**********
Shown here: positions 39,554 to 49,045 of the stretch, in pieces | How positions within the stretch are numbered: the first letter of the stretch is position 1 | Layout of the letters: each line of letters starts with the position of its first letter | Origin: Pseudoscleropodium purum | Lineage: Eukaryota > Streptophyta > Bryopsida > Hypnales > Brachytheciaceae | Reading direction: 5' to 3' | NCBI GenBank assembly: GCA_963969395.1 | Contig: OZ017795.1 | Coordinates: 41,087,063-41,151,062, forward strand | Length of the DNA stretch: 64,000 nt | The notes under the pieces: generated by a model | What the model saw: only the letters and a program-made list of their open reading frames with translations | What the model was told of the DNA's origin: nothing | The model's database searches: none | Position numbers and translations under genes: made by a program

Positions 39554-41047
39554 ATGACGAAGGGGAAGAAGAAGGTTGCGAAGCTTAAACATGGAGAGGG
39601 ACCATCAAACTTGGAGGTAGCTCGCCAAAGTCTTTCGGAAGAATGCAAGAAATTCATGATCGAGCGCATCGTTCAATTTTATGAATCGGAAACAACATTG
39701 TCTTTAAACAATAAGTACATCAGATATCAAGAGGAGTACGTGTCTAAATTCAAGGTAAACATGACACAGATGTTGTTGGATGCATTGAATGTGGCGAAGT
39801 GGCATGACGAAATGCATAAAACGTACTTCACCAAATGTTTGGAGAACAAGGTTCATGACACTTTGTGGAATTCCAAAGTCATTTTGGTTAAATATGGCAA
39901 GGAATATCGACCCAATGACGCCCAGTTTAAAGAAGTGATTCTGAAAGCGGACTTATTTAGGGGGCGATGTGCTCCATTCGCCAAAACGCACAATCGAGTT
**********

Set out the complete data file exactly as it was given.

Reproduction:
Shown here: positions 39,554 to 49,045 of the stretch, in pieces | How positions within the stretch are numbered: the first letter of the stretch is position 1 | Layout of the letters: each line of letters starts with the position of its first letter | Origin: Pseudoscleropodium purum | Lineage: Eukaryota > Streptophyta > Bryopsida > Hypnales > Brachytheciaceae | Reading direction: 5' to 3' | NCBI GenBank assembly: GCA_963969395.1 | Contig: OZ017795.1 | Coordinates: 41,087,063-41,151,062, forward strand | Length of the DNA stretch: 64,000 nt | The notes under the pieces: generated by a model | What the model saw: only the letters and a program-made list of their open reading frames with translations | What the model was told of the DNA's origin: nothing | The model's database searches: none | Position numbers and translations under genes: made by a program

Positions 39554-41047
39554 ATGACGAAGGGGAAGAAGAAGGTTGCGAAGCTTAAACATGGAGAGGG
39601 ACCATCAAACTTGGAGGTAGCTCGCCAAAGTCTTTCGGAAGAATGCAAGAAATTCATGATCGAGCGCATCGTTCAATTTTATGAATCGGAAACAACATTG
39701 TCTTTAAACAATAAGTACATCAGATATCAAGAGGAGTACGTGTCTAAATTCAAGGTAAACATGACACAGATGTTGTTGGATGCATTGAATGTGGCGAAGT
39801 GGCATGACGAAATGCATAAAACGTACTTCACCAAATGTTTGGAGAACAAGGTTCATGACACTTTGTGGAATTCCAAAGTCATTTTGGTTAAATATGGCAA
39901 GGAATATCGACCCAATGACGCCCAGTTTAAAGAAGTGATTCTGAAAGCGGACTTATTTAGGGGGCGATGTGCTCCATTCGCCAAAACGCACAATCGAGTT